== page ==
- Spider-Man: No Way Home: When MJ and Ned receive letters saying they've been rejected from the university MIT, MJ rips her letter up and walks out. Ned imitates her, then has to hastily collect the pieces because he didn't show the letter to his parents yet.
- To All the Boys I've Loved Before:
- Lara Jean and Peter have a contract for their Fake Relationship. She tears the contract in small pieces and crumples it when she's angry with him.
- Lara Jean's best friend Christine tears down and crumples a printed screen grab of Jean and Peter' sex video that someone put on Lara Jean's locker. (They did not actually had sex, they just made out in a hot tub.)
- In the film 12 Angry Men, Juror #3 rips up a photo of himself with his son during his breakdown and then he finally votes not guilty. He was voting "guilty" simply because of the bad relationship he has with his estranged son, not because of the facts.
- Adrian Mole:
- In Growing Pains: When a solicitor's letter arrives from Adrian's mother's former lover, Adrian's father tears it up. Adrian later retrieves the pieces and sticks them together.
- In Wilderness Years: Adrian does this to a letter from a publisher rejecting his manuscript.
- He also tears up a letter from the bank in Weapons of Mass Destruction, before throwing the pieces into the canal. Later, a police officer accuses him of littering, when the pieces have been retrieved.
- The Famous Five: In Five Go to Smuggler's Top, Uncle Quentin tears up a written proposal from his enemy, before throwing the pieces in his face, saying "I don't deal with madmen, nor with rogues, Mr Barling!".
- Harry Potter and the Order of the Phoenix: When Ron receives a letter from his pompous brother Percy, congratulating him on becoming a prefect and advising him to stay away from Harry, whom Percy's bosses at the Ministry of Magic are currently trying to discredit, Ron furiously tears the letter in half three times while insulting Percy in a manner similar to Punctuated Pounding.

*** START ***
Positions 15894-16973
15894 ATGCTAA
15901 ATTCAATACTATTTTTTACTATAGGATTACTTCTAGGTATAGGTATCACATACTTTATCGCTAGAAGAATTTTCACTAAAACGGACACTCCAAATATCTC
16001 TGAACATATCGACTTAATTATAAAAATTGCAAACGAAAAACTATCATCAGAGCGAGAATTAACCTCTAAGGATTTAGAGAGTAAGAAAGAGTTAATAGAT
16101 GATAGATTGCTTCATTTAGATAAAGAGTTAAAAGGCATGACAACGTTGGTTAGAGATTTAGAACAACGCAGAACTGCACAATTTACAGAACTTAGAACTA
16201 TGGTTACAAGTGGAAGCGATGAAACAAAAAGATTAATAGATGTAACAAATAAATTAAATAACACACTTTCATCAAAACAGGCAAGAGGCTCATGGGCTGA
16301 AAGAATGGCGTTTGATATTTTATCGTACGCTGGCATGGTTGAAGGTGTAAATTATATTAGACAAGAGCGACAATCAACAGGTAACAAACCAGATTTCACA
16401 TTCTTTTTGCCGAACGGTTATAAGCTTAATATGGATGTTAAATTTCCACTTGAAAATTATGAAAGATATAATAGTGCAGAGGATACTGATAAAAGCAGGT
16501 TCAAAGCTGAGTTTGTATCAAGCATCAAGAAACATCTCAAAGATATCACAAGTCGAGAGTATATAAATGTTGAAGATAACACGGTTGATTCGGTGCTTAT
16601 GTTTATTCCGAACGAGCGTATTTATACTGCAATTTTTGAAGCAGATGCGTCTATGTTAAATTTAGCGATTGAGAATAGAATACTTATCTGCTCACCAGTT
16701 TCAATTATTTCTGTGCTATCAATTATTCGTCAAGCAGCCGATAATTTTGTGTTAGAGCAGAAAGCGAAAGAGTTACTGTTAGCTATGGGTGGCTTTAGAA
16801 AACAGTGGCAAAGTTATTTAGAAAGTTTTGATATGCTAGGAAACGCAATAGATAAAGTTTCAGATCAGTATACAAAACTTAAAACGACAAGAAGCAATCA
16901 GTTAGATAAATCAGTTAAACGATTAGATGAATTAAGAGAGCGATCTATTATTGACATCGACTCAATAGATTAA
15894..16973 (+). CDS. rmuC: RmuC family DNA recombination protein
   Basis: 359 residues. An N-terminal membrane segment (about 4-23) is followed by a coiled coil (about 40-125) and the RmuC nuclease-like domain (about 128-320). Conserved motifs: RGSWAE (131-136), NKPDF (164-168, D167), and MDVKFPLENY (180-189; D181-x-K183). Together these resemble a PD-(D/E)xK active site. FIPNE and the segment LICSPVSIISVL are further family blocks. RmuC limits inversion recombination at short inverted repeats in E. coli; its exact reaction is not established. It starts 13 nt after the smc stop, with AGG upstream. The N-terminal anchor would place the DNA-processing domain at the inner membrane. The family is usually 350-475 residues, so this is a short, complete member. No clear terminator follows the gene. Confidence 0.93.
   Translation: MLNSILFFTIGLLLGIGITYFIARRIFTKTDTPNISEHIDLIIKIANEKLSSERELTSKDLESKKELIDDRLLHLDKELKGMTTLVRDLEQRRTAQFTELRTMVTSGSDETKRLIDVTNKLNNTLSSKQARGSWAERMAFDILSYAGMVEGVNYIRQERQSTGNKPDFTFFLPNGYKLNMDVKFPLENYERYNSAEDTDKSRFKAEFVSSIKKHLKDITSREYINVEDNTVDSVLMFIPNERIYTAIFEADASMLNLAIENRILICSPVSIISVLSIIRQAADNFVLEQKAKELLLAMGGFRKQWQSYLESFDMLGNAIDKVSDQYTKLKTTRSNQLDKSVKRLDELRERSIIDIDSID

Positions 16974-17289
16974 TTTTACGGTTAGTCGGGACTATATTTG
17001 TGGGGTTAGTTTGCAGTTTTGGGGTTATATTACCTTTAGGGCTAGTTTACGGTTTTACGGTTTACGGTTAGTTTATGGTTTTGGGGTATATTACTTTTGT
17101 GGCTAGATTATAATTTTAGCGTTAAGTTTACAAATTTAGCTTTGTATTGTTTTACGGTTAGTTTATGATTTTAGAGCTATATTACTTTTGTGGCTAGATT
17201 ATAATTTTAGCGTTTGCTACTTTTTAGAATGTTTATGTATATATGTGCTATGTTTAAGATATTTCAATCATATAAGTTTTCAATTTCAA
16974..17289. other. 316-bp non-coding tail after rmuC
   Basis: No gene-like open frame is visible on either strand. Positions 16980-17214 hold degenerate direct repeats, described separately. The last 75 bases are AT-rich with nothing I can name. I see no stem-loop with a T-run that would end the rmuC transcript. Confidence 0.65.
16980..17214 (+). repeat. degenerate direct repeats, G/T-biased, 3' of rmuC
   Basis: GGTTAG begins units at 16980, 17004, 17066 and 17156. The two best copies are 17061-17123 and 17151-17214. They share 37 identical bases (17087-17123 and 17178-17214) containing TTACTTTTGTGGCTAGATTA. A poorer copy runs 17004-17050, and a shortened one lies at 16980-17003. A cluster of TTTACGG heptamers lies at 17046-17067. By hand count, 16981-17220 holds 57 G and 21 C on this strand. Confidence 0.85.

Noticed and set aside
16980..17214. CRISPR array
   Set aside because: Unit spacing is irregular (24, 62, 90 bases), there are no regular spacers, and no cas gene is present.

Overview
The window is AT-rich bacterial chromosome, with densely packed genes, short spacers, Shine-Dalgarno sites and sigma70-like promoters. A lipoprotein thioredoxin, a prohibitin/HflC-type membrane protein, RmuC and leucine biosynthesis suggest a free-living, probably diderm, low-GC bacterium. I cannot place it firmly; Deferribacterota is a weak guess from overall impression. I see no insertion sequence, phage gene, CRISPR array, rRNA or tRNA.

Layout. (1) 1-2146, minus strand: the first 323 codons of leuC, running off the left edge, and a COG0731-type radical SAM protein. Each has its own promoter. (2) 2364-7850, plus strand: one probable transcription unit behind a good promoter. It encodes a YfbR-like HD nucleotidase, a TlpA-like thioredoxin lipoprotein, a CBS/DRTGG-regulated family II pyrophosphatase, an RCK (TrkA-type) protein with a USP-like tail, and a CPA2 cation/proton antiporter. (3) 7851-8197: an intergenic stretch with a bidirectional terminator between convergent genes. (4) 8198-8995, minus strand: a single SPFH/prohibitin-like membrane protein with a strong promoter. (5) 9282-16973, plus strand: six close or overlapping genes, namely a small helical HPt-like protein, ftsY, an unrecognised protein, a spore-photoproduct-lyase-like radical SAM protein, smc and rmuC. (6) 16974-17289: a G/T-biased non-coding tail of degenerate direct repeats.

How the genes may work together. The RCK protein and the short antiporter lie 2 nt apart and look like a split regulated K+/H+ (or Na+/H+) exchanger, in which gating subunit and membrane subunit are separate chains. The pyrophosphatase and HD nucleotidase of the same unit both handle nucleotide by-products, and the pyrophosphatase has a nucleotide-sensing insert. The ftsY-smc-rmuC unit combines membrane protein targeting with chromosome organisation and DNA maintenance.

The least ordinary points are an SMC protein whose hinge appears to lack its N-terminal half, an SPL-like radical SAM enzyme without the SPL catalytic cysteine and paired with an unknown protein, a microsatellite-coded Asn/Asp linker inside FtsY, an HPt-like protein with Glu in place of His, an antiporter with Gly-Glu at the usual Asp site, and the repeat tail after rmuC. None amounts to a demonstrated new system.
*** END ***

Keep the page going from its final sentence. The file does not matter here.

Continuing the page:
"He is —" Ron said jerkily, tearing Percy's letter in half, "the world's" — he tore it into quarters — "biggest" — he tore it into eighths — "git." He threw the pieces into the fire.
- Little Women: Amy burns Jo's manuscript in anger to punish her for not wanting to take her to see a play with Meg and Laurie. Jo worked on her stories for years, she copied them and destroyed the old drafts.
- Lolita: Humbert Humbert destroys his wife Charlotte's letter which she wrote shortly after she found out about his obsession with her teenage daughter, Dolores. He's in a state of shock and strange relief because Charlotte has just died in a freak car accident, but angered that she wrote the letter intending to leave him/report him, which would have separated Dolores from him and landed him in huge trouble. Later he tries to put the pieces together because he wants to know what was in the letter.
- Matilda: Fed up with Matilda having her nose in a book all the time, Mr Wormwood spitefully tears up the book she is reading.
- Mr. Men: Mr. Grumpy's Establishing Character Moment has him tear all the pages out of a book in an unprovoked fit of anger. At the end of the story, he only tears one page out a book instead of all the pages.
- Dave Barry, in "Into the Round File," reads a selection of junk mail addressed to him. Each letter is interrupted as he tosses it into the wastebasket, which produces an imagined scream. One fundraising message from a Greedy Televangelist receives a less merciful demise:
Dear Brother Barry:
As you are no doubt aware, the Reverend Bud Albumen didn't develop one of the fastest-growing evangelical organizations in south central Kentucky just by accident. He developed it by building really top-notch studio facilities. But these facilities cost money, which is why the Lord told the Reverend Albumen to tell you to send in a Love Offering of $13.50 per member of your household, or a special rate of $6.75, which is a 50 percent discount, for children under ten. Just as soon as the Reverend Albumen receives your Love Offering, he will ask the Lord not to bring disease and suffering and mud slides to your home, but remember, he can't do this until he receives your
No! Not the scissors! Please don't—aaarrrgggh
- In Billions episode "The Deal", Chuck wants to buy Axe off with a big cheque, but the latter crumples it up and throws it at Chuck. Watch the scene here.
- Brooklyn Nine-Nine:
- "Old School": The detectives blow up Brogan's book with a bomb-disposal robot. It's a book which Jake loved from childhood, but Jake got furious at Brogan for calling Captain Holt 'homo', so he's done with Brogan, the book and everything it stands for.
- "Skyfire Cycle": At the end of the episode, Terry tears a Doorstopper of a book in half because he gets exasperated by its author whom he idolised almost his whole life but who turns out to be a jerk.